In October 2008 The Rudd Labor Party proposed the introduction of mandatory internet filtering. At the 2010 election the plan came under attack from minor parties and the Liberal opposition who claimed the scheme was ineffective and expensive, others argued it was an attack on civil liberties. The proposal was later dumped by the labor government under Julia Gillard.
Despite claims to the contrary, the Rudd governments plan to filter internet content was widely supported by the community. In February 2010 ABC’s Hungry Beast program commissioned McNair Ingenuity Research to perform a telephone poll of 1,000 Australians. One statement said “We need Government regulation of content on the Internet the same as we have Government regulation of content for other media.” 62% agreed while 35% disagreed.
Another statement said “Having a mandatory Government Internet filter that would automatically block all access in Australia, to overseas websites containing material that is Refused Classification? (Refused Classification was defined as) ‘Images and information about one or more of the following: child sexual abuse, bestiality, sexual violence, gratuitous, exploitative or offensive sexual fetishes, detailed instructions on or promotion of crime, violence or use of illegal drugs’.” 80% were in favour and 19% were against.
In a wider context mainstream pornography provides extreme sexual imagery at the click of a button. The problem of this being unregulated lies in the fact that it often depicts aggressive sexual acts with women as the primary victims of this aggression. A 2010 analysis of 50 bestselling adult videos in the US found that 88% of the scenes included physical aggression. This aggression is overwhelmingly carried out by the male, with the target of the violence being a female 94% of the time.
Hardcore pornography is now seen as mainstream, why is it that these aggressive and violent depictions of sex with women continue to be beyond regulation when they would not be allowed in print or televised media and in many cases would be censored on social media?
- the role of government initiatives at every level in addressing the underlying causes of domestic violence, including the commitments under, or related to, the National Plan to Reduce Violence against Women and their Children; and
We note question b. which focuses on the message conveyed to children and young people which contributes to cultural conditioning and normalisation of gender inequality and domestic violence.
One crucial question that we believe is missing from this current analysis and the questions posed by the commission, includes the role of men in challenging gender inequality. We believe an essential component of this is for men to change their views towards women in prostitution.
Having a caste of women set aside for the sexual service of males has a wider impact on men’s attitudes to all women at all levels of society. This was reflected recently when Australian barrister, human rights and refugee advocate, Julian Burnside AO QC stated “Prostitution affects all women because it affects the way men regard women.”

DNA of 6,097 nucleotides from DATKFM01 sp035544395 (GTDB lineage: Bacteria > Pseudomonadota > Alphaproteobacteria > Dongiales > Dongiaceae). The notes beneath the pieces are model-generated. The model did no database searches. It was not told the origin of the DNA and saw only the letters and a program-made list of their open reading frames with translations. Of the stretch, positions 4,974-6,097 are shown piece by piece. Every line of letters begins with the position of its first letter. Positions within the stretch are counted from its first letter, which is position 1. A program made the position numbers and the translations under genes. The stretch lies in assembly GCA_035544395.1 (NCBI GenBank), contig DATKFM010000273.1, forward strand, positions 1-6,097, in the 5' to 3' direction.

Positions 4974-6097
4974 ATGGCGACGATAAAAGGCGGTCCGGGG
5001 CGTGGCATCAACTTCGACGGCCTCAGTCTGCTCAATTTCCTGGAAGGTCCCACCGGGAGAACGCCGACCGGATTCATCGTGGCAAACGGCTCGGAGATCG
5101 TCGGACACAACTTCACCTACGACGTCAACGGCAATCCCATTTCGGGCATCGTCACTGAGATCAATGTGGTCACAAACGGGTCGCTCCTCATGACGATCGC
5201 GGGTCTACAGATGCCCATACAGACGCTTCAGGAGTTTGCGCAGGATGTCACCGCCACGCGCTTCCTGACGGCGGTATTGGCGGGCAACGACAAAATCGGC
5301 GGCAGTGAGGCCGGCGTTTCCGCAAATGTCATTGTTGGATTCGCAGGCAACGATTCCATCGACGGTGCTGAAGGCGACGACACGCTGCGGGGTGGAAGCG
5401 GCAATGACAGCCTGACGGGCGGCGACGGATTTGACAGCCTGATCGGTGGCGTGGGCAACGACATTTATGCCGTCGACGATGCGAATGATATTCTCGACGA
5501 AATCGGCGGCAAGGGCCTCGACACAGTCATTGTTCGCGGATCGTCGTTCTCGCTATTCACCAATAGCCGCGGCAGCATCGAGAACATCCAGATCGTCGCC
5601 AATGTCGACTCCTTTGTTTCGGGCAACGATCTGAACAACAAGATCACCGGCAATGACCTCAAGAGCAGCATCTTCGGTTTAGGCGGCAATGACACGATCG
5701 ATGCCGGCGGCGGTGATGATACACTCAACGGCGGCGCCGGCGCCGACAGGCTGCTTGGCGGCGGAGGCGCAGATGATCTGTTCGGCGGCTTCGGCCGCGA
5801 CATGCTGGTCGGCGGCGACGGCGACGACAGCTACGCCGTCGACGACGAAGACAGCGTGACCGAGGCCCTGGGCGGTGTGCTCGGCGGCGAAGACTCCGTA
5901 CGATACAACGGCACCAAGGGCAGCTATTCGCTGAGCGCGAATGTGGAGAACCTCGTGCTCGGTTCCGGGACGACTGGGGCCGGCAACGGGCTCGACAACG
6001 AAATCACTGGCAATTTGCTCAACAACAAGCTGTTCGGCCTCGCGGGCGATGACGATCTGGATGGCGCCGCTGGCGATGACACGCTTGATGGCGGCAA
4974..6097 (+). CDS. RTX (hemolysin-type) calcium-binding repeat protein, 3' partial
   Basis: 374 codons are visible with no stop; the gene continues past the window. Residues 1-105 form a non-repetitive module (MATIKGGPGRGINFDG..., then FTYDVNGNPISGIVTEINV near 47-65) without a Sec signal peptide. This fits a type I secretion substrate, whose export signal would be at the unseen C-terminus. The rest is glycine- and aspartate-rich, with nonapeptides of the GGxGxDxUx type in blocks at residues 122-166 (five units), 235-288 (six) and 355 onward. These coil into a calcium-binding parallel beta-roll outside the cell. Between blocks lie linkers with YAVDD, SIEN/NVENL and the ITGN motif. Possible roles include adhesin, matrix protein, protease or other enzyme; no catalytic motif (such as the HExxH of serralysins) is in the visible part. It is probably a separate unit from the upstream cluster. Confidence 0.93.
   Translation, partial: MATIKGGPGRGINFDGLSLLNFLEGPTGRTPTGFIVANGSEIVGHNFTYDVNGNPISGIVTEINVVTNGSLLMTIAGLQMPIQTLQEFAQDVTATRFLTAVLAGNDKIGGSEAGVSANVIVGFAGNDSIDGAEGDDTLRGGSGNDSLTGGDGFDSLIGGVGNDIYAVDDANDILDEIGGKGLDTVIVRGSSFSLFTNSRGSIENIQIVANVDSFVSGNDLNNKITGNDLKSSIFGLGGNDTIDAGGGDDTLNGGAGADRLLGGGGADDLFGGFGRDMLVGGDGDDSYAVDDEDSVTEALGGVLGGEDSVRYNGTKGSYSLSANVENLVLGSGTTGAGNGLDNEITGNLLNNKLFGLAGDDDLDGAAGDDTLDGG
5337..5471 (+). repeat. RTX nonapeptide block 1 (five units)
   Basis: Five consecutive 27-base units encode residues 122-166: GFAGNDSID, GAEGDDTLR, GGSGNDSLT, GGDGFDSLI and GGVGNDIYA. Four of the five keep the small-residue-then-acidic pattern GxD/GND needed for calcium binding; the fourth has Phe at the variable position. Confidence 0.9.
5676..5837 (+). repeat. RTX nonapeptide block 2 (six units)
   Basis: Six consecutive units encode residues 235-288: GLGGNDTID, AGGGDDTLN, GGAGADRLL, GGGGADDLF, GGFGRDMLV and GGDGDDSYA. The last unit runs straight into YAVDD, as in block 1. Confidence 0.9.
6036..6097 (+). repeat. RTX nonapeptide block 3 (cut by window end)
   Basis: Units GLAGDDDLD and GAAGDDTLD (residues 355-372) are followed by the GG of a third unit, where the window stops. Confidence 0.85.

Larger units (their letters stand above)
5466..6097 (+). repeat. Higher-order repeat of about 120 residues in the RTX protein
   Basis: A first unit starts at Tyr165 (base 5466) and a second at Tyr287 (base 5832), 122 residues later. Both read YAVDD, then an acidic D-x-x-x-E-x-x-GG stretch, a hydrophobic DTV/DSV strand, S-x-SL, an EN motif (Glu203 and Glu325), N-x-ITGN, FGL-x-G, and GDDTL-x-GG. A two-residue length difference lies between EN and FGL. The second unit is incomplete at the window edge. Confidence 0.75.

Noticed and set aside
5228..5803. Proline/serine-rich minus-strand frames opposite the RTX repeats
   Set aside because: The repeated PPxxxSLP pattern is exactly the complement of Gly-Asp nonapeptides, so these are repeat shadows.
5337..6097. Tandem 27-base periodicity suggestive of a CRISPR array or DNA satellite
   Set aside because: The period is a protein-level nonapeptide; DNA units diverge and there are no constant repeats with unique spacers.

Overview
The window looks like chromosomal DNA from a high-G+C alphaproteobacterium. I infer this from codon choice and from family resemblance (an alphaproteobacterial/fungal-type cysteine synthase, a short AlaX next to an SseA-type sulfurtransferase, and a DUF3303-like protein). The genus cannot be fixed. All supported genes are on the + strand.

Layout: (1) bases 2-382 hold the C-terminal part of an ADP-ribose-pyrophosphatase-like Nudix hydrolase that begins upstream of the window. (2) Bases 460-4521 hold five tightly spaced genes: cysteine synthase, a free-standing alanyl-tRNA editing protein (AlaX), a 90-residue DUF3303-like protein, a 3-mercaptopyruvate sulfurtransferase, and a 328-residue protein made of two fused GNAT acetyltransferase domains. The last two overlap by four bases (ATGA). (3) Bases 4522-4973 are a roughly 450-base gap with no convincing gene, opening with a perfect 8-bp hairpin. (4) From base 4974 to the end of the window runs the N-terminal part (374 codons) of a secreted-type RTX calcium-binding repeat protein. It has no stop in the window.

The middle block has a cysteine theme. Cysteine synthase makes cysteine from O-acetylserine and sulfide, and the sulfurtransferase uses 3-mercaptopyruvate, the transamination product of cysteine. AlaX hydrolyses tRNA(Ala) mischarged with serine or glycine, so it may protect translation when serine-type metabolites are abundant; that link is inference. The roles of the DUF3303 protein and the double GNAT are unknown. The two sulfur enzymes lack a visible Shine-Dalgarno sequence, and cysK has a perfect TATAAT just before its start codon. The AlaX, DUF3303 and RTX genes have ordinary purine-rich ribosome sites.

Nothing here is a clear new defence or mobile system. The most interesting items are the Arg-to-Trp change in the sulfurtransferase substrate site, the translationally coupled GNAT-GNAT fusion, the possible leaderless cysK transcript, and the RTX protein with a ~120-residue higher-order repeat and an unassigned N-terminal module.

A study published in 2015 in the Journal of Interpersonal Violence co-authored by UCLA Professor Neil Malamuth profiled men who buy sex. It found that men who buy sex are more likely to report having committed rape and other aggressive acts.
Professor Malamuth, a professor of communications studies and psychology, said – “Our findings indicate that men who buy sex share certain key characteristics with men who are at risk for committing sexual aggression. Both groups tend to have a preference for impersonal sex, a fear of rejection by women, a history of having committed sexually aggressive acts and a hostile masculine self-identification. Those who buy sex, on average, have less empathy for women in prostitution and view them as intrinsically different from other women.”
Recently, campaigns have been launched by men, challenging other men to turn their backs on the sex industry. Tom Meagher, husband of murdered Melbourne woman, Jill Meagher, is spokesperson for an Irish campaign called Prostitution: We Don’t Buy It. At the launch of this campaign in Ireland, Mr Meagher revealed his horror when he heard an earlier interview with his wife's killer, Adrian Bayley. Mr Bayley - a serial rapist – attempted to justify his brutal treatment of prostitutes. When asked why he had repeatedly and violently raped a prostitute he said, “I paid for her, I can do what I want with her”.
Mr Meagher said, “The transfer of money does not turn a no into a yes”. He also highlighted the degrading comments posted by men about the women they’ve paid for sex. For example – “She didn’t even speak English. Not what I was looking for and I’m the one paying for this.' And, 'I’m paying her €2.50 a minute and I can’t even fuck her in the position I want, this is not fair.”
The (mostly male) purchasers of sex often record their opinions of the (mostly female) providers of sexual services on what are known as ‘punter’ websites. These comments, or ‘reviews’, display misogynistic and often racist attitudes towards prostitutes. Some examples -
- ‘Anon’ complained that the woman he purchased in prostitution lied about her age and was ‘an absolute bitch’ and ‘ugly’. He said, ‘Whores like this should stay in Japan as they would not treat customers like this’
- Another ‘Anon’ said the Asian woman he purchased – ‘a 20-year old named Ashely (sic)’ said three words over and over – ‘very cute boy’, ‘big cock’, ‘good sex’ – LOL, but ‘it was very cheap which kinda (sic) made up for that part I suppose’.
- ‘Fred’ said there were ‘young Asian chicks on offer’. He then described his experience with the woman he purchased – ‘She was going to put on condom for sex. I said just wanted head. She said Ok, but not to blow in her mouth. 10 minutes later I blew in her mouth, she got up and retched into sink and told me off. HA HA HA! (sic)’
These ‘anecdotes’ related in a public forum by purchasers of sex expose the disturbing reality of the purchaser-purchased dynamic in the sex industry. It is completely inappropriate to regard sex as just another product or service, and punters as buyers of a service like any other.